Traffic Congestion

TIGER: Congestion Mitigation = Innovation

The US Department of Transportation recently released this map of so-called innovative projects funded by the Transportation Investments Generating Economic Recovery (TIGER) grants program.  The article that accompanies the map is entirely devoted to defending the program’s focus on congestion mitigation – something that researchers have argued can’t really be achieved, especially through capacity expansion. While I applaud the US DOT for combining highway projects with bicycle and pedestrian improvements like this one between Maine and New Hampshire (side note: the article doesn’t even highlight these improvements), these “innovative projects” lack the force of innovations like the ones we’ve been talking about here at Living Labs or the ones coming out of Silicon Valley.  Where are the car-sharing programs?  The intelligent transportation systems?  The elements of “smart cities”?

Perhaps these things are best left to the private sector.  But I think DOT needs to find better ways of encouraging that innovation whether or not it falls under their roof.

-Terra Curtis

The Dreaded Hunt and the Spotscout Solution

Spotscout CEO and Founder, Andrew Rollert, becomes animated when asked about his company.  Over the course of our conversation, his sentences dipped and hooked, weaving a narrative about traffic patterns, consumer habits, Newton’s laws of motion and spatial exchange.  As we spoke, his voice took on a tone of undeterred, optimistic confidence so magnanimous, I would have thought we were talking about baseball or football. All of this is funny, of course, because this conversation began with a few simple questions about parking.  Rollert’s Boston based, six year old venture is trying to change the way people use and consume space, specifically parking space, by providing a free platform for people to buy and sell parking spaces within an expanded and inherently more transparent marketplace.   Wade Roush, the chief correspondent at the Xconomy, aptly summarized the basic logistical ins and outs of these transactions in a blog post last year.  Here’s Wade’s SpotScout crash course:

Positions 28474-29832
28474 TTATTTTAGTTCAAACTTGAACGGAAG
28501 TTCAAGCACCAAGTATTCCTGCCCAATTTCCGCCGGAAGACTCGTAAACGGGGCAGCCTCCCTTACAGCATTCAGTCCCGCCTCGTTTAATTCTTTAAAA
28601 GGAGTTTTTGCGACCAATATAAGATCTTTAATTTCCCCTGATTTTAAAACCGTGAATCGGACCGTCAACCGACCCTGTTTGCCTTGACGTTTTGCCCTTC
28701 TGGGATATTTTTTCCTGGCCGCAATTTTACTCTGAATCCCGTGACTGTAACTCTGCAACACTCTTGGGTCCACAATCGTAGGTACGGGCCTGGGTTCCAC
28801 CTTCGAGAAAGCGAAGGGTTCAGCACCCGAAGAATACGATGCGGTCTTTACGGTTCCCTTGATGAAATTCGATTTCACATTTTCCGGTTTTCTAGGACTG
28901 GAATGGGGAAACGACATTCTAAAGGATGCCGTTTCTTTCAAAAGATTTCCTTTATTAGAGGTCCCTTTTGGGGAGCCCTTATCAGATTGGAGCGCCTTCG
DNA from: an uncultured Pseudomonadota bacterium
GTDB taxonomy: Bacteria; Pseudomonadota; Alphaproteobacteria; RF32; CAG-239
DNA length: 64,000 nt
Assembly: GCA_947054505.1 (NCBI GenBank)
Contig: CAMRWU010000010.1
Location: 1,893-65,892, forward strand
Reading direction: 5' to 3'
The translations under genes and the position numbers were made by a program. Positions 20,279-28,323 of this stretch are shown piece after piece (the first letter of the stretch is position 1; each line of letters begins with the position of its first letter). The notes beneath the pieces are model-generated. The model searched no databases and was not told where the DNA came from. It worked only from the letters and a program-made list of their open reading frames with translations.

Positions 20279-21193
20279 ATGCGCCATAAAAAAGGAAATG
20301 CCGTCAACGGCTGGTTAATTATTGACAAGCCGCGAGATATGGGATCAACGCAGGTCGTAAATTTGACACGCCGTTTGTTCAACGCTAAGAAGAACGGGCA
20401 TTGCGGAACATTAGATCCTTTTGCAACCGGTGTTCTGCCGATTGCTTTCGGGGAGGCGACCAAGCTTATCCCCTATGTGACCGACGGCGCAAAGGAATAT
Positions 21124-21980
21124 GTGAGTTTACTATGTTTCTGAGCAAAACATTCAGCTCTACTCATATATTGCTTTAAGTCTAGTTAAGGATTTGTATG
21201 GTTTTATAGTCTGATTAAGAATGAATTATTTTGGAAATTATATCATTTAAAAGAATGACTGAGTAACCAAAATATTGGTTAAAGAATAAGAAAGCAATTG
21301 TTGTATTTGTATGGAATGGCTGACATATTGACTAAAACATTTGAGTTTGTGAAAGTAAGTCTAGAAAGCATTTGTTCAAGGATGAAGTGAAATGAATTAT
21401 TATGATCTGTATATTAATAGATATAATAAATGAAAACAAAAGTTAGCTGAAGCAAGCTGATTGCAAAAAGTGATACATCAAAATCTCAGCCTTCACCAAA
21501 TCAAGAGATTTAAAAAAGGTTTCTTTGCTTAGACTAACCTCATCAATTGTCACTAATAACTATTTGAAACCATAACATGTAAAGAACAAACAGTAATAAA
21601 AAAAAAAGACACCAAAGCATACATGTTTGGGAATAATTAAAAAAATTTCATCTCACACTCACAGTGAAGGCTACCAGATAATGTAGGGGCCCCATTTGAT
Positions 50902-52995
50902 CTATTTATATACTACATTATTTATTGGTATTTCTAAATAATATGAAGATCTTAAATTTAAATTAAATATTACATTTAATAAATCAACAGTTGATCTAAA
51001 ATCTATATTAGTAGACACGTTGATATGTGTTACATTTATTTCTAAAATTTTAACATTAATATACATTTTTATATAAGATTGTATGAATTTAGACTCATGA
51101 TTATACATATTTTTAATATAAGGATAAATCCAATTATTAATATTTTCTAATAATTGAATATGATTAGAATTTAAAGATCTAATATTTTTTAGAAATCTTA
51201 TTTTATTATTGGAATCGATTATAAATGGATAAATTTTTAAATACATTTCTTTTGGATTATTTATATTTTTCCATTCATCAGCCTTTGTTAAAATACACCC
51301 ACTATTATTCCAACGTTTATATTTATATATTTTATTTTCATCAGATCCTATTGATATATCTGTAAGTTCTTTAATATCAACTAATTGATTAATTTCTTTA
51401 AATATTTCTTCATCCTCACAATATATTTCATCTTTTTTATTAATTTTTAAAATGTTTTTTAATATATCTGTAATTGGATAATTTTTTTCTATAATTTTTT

People who own parking spots—whether they’re commercial garage operators or just private citizens with driveways or other spots that are empty during certain hours—can upload that information to SpotScout. (They’re called “SpotCasters,” in SpotScout’s parlance.) Then, using their desktop computers, laptops, or Internet-enabled cell phones, people seeking spots— or “SpotScouts”—can tell the service where they need a parking spot and when; see a list of available choices, organized by cost, user rating, walking distance to the final destination, or other criteria; reserve a spot, effectively taking it off the market; pay for the spot electronically, from their SpotScout account; and receive a text-message confirmation, sometimes accompanied by discount offers at businesses near the parking spot.

The spot-finding service (not counting the cost of parking) is free to SpotScouts, but SpotCasters pay the company a small percentage of each transaction.’

Don't miss the Spotscout Showcase on Living Labs Global Showcase.  The Living Labs Global SpotScout user review is coming soon.